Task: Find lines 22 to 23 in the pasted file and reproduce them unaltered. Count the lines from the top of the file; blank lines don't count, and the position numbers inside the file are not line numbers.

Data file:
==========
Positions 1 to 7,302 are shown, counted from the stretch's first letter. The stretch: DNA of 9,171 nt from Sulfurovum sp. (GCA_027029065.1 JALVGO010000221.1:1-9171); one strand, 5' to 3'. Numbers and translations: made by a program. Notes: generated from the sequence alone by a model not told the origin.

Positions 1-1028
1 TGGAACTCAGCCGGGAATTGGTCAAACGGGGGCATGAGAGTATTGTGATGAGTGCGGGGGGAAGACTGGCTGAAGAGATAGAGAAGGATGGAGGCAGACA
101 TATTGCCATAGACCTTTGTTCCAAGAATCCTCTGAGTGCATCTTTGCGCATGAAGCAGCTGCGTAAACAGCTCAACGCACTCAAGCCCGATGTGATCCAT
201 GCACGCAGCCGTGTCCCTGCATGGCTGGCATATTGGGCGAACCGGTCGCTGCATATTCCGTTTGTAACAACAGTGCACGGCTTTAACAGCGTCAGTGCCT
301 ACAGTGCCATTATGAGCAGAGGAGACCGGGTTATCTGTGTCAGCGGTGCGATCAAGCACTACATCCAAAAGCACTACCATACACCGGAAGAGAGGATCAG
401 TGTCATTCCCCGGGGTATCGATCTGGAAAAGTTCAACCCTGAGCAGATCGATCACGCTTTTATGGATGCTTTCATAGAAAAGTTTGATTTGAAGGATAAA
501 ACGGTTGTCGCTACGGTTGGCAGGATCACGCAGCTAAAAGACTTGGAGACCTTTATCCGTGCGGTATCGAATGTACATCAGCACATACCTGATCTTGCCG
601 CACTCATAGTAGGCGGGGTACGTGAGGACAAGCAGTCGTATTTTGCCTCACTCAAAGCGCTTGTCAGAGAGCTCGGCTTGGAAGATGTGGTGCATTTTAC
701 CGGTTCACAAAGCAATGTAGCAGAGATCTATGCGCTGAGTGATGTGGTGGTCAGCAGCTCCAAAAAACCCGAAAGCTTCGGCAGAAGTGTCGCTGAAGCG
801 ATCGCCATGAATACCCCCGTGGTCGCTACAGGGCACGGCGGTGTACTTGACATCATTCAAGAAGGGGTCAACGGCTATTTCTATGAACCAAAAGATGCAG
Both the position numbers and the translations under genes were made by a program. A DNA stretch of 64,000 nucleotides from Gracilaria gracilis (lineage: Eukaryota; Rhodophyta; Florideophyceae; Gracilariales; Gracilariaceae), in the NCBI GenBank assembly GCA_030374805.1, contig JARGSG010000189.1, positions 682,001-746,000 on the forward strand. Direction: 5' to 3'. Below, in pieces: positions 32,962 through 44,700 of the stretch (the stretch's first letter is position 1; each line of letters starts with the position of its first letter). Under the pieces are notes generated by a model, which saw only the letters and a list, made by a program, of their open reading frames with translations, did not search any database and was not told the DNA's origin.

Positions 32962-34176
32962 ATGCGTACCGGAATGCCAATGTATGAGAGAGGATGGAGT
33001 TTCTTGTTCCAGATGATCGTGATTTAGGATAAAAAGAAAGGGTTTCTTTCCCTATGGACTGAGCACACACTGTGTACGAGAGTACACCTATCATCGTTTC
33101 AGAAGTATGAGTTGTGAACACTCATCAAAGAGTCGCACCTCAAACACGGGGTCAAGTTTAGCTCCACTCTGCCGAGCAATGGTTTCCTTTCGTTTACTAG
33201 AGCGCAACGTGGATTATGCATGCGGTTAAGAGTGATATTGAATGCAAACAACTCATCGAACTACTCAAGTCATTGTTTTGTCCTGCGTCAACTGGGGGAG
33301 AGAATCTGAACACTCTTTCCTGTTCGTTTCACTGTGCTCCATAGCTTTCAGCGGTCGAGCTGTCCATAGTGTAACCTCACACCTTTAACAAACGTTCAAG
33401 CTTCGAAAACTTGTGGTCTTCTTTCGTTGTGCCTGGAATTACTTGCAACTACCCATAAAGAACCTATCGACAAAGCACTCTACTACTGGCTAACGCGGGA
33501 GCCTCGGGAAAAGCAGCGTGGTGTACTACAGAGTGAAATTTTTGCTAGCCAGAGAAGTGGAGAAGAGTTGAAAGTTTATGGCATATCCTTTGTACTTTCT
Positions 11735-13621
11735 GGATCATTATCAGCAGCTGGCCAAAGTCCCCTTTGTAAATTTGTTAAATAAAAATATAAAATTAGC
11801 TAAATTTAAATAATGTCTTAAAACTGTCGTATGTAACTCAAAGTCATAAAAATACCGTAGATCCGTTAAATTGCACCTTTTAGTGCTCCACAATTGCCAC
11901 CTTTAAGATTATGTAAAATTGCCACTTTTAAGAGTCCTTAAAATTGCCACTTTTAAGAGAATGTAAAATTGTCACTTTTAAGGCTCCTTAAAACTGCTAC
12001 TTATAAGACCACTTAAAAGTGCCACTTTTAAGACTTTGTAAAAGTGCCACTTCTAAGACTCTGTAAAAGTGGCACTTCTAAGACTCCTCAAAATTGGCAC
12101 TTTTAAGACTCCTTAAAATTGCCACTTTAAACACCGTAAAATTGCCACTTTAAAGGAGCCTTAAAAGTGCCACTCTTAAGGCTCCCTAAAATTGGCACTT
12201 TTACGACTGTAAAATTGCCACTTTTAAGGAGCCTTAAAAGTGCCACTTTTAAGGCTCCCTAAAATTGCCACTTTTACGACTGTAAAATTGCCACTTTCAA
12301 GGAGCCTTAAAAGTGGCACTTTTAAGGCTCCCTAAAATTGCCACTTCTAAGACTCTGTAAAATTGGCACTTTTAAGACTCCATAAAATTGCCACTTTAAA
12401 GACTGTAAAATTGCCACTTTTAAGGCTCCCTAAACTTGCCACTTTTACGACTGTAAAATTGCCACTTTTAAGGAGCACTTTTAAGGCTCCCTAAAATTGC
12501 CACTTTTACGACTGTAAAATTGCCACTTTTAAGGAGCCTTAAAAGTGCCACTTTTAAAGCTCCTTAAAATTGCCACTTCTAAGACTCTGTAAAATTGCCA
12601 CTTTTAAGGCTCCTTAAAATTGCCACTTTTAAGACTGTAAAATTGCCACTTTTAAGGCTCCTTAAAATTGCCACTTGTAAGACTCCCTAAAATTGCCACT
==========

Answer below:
11735 GGATCATTATCAGCAGCTGGCCAAAGTCCCCTTTGTAAATTTGTTAAATAAAAATATAAAATTAGC
11801 TAAATTTAAATAATGTCTTAAAACTGTCGTATGTAACTCAAAGTCATAAAAATACCGTAGATCCGTTAAATTGCACCTTTTAGTGCTCCACAATTGCCAC